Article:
The aim of this pressure is to compress the leg veins to prevent expansion and pooling of blood. The pressure allows more flow of blood as it minimizes swelling and inflammation to reduce the risk of venous thromboembolism.

Anti-embolism stockings can be purchased in two lengths: Thigh-high and knee-high. While thigh-high provides a broader compression benefit around your leg region, the knee-high is limited and less constricting. Also, some anti-embolism socks are designed with inspection toe pockets so your caregivers can check on the state of your legs without removing the stockings.

Anti-embolism socks make proper blood circulation to the legs a seamless and effective process. They are made of lightweight materials making them comfortable to wear while undergoing the recovery process. They also minimize the risk of venous thromboembolism.

Looking for Compression Socks to wear while walking (not while stuck in bed after surgery)?

ComproGear Compression Socks are designed to stop swelling instantly and support your health while ambulatory (walking/sitting)!

Click the button below to see the lineup of ComproGear Compression Socks:



All you should know about Wearing Anti-embolism Socks after Surgery

compression socks for embolic after surgery

Let’s assume you’re planning for major surgery, especially an operation affecting your legs. You may need to use compression socks as recommended by your doctor. This will go a long way toward helping in your post-surgery recovery process.

Post-surgery patients derive numerous benefits from graduated stockings ranging from reducing leg swelling to DVT protection.

Note: Regardless of the benefits of using compression socks, they shouldn’t be worn without a prescription from a doctor. Consult your doctor before putting on compression stockings regardless of the condition of your health.

6 Benefits of anti-embolism socks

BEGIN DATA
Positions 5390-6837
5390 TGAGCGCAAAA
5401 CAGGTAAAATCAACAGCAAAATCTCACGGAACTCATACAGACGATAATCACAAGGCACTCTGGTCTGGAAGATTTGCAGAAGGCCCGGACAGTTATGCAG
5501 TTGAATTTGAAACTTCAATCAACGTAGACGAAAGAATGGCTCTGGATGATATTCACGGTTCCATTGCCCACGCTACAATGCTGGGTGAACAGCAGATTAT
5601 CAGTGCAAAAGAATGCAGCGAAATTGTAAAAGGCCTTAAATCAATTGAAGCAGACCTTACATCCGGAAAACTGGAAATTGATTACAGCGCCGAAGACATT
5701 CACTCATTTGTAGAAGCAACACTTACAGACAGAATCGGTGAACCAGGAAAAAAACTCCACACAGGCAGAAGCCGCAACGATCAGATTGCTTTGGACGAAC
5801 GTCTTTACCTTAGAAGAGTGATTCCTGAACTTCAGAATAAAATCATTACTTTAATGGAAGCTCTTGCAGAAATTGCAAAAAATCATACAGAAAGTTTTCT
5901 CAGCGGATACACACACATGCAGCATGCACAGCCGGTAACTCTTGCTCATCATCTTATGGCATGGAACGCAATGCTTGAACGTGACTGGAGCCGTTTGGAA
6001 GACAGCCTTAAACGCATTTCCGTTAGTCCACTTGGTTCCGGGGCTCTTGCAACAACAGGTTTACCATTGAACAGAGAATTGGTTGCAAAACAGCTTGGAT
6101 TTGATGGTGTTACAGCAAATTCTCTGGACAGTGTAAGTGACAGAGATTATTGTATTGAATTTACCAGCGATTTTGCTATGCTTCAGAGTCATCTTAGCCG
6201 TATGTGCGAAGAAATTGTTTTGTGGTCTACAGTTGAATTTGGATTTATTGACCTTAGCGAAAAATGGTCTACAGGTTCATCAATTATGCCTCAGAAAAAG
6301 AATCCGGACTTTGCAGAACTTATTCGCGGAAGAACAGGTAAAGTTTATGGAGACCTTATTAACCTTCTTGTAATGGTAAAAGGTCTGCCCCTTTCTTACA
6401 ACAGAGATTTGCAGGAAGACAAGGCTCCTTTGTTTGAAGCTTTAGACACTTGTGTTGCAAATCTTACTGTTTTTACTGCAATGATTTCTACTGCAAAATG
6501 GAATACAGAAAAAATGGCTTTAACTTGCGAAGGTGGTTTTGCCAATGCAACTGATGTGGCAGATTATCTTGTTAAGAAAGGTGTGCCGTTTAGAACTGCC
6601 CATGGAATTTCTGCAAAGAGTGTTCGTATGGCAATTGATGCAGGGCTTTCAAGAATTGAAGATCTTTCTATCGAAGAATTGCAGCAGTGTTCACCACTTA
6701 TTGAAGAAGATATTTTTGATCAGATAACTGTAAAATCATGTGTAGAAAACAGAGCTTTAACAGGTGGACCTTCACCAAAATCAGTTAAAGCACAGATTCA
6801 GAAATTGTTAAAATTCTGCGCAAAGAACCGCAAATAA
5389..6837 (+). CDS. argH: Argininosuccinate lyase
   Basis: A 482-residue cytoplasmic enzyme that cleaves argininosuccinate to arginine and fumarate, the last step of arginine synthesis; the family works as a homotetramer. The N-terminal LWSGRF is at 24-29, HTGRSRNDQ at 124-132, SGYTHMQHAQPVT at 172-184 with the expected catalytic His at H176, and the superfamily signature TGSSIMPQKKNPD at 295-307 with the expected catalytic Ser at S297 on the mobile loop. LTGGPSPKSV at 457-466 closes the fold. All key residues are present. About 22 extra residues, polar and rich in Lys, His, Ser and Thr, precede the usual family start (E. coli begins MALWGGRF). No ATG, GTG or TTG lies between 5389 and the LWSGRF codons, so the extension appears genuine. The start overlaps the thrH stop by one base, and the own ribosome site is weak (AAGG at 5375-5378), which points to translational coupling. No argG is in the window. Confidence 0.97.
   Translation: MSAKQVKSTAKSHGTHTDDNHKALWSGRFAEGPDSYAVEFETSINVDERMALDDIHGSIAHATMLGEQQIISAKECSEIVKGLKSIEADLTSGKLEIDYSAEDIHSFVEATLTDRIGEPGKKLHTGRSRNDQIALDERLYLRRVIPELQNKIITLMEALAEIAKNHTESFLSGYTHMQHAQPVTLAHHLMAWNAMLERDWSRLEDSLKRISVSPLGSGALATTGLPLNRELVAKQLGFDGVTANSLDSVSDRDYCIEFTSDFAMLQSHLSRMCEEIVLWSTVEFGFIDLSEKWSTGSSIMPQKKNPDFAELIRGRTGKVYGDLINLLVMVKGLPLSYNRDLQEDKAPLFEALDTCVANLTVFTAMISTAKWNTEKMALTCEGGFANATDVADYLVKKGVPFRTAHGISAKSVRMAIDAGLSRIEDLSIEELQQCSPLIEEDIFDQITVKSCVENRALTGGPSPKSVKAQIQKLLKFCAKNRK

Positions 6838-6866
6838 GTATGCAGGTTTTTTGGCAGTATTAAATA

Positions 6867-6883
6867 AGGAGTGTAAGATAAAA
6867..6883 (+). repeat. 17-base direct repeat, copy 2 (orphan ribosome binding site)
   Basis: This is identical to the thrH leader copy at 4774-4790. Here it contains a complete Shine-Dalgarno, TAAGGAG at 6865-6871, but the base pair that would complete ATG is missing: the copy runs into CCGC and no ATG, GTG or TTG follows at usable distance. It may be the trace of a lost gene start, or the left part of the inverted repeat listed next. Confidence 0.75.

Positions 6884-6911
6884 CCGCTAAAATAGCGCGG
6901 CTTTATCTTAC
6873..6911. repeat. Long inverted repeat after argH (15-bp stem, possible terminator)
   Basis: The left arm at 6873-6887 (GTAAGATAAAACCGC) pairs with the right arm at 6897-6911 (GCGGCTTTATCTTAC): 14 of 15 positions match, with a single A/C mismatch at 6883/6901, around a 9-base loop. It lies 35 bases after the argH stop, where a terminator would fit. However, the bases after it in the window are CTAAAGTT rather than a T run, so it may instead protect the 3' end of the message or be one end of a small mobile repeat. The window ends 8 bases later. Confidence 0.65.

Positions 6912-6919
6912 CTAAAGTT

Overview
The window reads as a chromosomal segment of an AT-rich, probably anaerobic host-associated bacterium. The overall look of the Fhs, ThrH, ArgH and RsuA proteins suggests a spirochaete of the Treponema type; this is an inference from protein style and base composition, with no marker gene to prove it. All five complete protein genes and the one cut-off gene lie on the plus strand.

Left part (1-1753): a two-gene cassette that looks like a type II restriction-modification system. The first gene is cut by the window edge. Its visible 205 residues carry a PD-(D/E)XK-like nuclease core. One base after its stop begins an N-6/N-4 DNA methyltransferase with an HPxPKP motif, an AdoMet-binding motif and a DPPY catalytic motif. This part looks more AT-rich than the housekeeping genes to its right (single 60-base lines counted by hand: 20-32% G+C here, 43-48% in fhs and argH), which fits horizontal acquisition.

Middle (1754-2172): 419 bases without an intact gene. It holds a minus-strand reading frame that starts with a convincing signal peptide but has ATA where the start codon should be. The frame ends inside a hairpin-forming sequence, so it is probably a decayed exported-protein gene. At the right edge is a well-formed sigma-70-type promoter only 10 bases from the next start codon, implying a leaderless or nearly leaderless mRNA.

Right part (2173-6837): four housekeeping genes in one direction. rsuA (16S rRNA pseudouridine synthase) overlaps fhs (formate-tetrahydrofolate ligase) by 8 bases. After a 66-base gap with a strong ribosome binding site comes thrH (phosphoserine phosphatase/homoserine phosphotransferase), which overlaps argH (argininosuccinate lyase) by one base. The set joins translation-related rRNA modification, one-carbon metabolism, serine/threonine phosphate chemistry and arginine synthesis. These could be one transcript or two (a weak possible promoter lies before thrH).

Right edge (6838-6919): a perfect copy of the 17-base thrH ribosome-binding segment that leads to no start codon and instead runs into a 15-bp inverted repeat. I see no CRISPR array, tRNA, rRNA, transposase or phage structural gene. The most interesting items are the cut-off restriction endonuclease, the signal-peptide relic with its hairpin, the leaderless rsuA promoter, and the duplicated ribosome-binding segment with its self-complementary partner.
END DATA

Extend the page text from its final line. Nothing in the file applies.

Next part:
1. Anti-embolism Socks Promote Circulation

Doctors often recommend restricted movement for patients who just had surgery. This promotes quick healing of the surgical site by restricting movement that could affect the stitches. That being said, staying in bed can also lead to blood clots and other health issues and complications. Remaining in one place or in bed without moving around may result in more blood being supplied than needed for ambulatory purposes. This may result in blood pools in the veins and muscles causing varicose veins and other venous complications.

Wearing compression socks enhances the flow of blood through the application of gentle pressure tapering up your legs. The pressure generated by the socks boosts circulation even in a sedentary position. Compression socks offer a viable remedy for patients recovering from surgery with bed rest.

2. Anti-embolism Socks Reduce Swelling

It’s expected that some patients might feel some level of pain and swelling after surgery. However, the swelling should not pass a certain threshold as extreme swelling could lead to severe complications. Anti-embolism compression stockings help keep the swelling in check and prevent skin expansion by causing excess fluid to be expelled rather than allow it to pool and cause swelling.

Optimal results may be achieved by never allowing your leg to swell before wearing these specially designed compression socks. The best time to wear anti-embolic stockings is early in the morning after waking up and at other times as advised by your doctor.